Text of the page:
The primary objective of this course is to provide volunteer income tax return assistance to members of the local community and invaluable training to students in how to complete an individual federal income tax return. This special course is open to all Bay Path University sophomores, juniors, and seniors regardless of major who want to become certified as volunteer income tax preparers for low-income community members. The course requires students to complete a 6-hour training session authorized by the Internal Revenue Service and a minimum of 30 hours of volunteer tax return preparation over a six-week period. Prerequisite: Sophomore status or higher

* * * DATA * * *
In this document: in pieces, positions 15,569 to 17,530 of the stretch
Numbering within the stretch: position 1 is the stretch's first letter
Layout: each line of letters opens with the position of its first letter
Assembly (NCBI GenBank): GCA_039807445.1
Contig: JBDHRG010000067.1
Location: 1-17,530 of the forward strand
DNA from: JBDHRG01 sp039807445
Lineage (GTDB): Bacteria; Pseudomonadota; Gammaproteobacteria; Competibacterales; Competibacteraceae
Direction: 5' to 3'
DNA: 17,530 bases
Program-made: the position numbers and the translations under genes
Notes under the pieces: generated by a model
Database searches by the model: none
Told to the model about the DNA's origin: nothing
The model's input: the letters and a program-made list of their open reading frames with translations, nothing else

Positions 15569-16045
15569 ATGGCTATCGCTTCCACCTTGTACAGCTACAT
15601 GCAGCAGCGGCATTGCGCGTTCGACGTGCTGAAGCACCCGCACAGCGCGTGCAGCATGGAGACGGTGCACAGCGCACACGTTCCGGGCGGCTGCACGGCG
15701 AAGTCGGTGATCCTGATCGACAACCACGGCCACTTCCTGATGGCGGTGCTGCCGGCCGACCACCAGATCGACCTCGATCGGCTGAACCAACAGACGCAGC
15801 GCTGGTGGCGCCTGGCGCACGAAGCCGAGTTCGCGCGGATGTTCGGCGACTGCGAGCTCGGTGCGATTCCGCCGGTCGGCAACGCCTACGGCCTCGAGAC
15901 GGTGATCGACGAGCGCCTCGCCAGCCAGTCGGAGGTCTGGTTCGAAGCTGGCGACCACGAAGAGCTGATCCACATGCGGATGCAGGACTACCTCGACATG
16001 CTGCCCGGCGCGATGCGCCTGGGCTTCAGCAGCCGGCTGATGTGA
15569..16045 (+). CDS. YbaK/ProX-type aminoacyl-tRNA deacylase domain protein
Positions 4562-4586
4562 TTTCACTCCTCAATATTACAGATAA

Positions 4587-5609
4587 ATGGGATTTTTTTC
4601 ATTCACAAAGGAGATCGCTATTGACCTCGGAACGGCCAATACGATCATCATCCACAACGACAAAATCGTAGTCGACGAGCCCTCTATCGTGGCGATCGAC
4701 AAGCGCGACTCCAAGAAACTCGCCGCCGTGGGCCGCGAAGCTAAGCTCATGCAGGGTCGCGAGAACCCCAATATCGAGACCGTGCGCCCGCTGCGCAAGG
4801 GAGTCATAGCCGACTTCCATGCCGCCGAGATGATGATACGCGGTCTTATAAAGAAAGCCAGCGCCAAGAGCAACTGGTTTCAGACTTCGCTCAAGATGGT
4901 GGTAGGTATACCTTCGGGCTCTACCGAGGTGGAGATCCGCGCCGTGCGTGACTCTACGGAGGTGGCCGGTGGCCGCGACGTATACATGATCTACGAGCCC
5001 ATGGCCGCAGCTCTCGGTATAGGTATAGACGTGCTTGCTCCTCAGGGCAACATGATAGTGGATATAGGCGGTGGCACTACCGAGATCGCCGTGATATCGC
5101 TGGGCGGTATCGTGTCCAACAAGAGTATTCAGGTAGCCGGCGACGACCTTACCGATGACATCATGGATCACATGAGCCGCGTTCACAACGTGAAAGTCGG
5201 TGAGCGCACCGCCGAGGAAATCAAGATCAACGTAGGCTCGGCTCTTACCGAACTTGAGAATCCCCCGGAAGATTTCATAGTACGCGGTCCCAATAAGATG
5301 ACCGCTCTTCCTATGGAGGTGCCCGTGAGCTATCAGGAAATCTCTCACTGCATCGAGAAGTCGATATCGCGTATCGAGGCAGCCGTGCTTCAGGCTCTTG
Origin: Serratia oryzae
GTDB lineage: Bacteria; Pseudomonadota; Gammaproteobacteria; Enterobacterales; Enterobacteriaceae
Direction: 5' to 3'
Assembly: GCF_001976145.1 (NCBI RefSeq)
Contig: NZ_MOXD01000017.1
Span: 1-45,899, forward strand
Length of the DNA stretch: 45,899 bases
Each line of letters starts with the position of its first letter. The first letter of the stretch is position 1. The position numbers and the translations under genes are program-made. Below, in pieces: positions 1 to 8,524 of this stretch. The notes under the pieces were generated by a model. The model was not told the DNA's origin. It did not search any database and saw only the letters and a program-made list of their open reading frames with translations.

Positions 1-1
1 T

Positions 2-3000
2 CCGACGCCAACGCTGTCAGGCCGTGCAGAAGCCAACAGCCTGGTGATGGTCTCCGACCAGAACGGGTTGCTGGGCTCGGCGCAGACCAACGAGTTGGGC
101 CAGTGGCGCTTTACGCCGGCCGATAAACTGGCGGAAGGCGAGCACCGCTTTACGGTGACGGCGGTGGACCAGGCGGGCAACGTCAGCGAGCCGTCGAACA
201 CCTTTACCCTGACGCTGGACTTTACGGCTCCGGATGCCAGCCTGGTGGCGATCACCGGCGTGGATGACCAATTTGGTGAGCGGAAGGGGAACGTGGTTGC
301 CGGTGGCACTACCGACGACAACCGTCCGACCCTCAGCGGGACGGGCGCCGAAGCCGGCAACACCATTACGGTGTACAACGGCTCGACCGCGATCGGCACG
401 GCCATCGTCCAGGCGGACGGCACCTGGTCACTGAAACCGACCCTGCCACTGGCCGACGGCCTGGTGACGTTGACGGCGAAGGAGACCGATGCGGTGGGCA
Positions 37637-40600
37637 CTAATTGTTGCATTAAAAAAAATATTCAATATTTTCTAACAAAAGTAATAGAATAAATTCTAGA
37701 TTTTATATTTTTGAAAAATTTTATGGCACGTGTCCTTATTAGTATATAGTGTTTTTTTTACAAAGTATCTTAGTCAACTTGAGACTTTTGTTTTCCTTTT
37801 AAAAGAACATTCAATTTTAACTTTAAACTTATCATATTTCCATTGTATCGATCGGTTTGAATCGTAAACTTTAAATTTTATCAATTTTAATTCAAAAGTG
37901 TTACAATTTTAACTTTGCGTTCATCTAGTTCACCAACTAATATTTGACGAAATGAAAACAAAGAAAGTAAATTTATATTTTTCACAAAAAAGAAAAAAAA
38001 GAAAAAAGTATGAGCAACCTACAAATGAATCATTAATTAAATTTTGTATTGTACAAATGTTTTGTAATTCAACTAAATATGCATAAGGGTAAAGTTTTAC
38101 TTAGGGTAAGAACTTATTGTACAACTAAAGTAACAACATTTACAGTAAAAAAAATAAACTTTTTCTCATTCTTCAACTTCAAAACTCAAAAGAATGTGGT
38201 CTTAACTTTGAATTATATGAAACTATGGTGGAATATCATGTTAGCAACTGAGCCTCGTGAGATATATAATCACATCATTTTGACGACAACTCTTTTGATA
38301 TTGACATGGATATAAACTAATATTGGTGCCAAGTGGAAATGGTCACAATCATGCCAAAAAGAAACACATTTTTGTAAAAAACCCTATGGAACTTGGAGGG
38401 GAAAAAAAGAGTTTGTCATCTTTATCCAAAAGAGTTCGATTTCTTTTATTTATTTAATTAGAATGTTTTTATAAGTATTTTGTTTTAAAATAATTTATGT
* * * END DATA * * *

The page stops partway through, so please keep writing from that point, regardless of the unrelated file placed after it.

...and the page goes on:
The primary objective of this course is to explore the historical development of financial reporting and the conceptual framework, the concepts associated with revenue and expense recognition, and the principles governing the measurement and reporting of assets. Topics include a review of essential accounting concepts and the accounting process, accounting changes and error correction, financial statements and their elements including financial statement disclosures and valuation issues related to cash, receivables, long-term construction contracts, inventory, depreciable assets and natural resources. Students are required to complete a comprehensive intermediate accounting level practice set in Excel. Prerequisite: ACC 101 and Junior Status